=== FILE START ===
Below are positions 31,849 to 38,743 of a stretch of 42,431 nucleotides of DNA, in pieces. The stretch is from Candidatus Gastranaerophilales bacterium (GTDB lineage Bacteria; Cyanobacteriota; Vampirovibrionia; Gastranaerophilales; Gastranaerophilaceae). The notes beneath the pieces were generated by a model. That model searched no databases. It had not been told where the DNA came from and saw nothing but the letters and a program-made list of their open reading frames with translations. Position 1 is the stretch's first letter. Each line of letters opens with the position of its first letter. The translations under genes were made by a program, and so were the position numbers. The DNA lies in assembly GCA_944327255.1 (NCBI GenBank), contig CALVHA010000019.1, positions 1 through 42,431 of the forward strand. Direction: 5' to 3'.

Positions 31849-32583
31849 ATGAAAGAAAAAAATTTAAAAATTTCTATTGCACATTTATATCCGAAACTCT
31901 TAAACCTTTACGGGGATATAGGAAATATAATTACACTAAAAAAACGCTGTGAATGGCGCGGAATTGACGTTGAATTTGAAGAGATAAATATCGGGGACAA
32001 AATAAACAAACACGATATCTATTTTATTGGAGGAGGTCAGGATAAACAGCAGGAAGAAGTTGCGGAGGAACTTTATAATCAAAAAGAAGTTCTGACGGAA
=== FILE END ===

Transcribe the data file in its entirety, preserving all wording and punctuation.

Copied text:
Below are positions 31,849 to 38,743 of a stretch of 42,431 nucleotides of DNA, in pieces. The stretch is from Candidatus Gastranaerophilales bacterium (GTDB lineage Bacteria; Cyanobacteriota; Vampirovibrionia; Gastranaerophilales; Gastranaerophilaceae). The notes beneath the pieces were generated by a model. That model searched no databases. It had not been told where the DNA came from and saw nothing but the letters and a program-made list of their open reading frames with translations. Position 1 is the stretch's first letter. Each line of letters opens with the position of its first letter. The translations under genes were made by a program, and so were the position numbers. The DNA lies in assembly GCA_944327255.1 (NCBI GenBank), contig CALVHA010000019.1, positions 1 through 42,431 of the forward strand. Direction: 5' to 3'.

Positions 31849-32583
31849 ATGAAAGAAAAAAATTTAAAAATTTCTATTGCACATTTATATCCGAAACTCT
31901 TAAACCTTTACGGGGATATAGGAAATATAATTACACTAAAAAAACGCTGTGAATGGCGCGGAATTGACGTTGAATTTGAAGAGATAAATATCGGGGACAA
32001 AATAAACAAACACGATATCTATTTTATTGGAGGAGGTCAGGATAAACAGCAGGAAGAAGTTGCGGAGGAACTTTATAATCAAAAAGAAGTTCTGACGGAA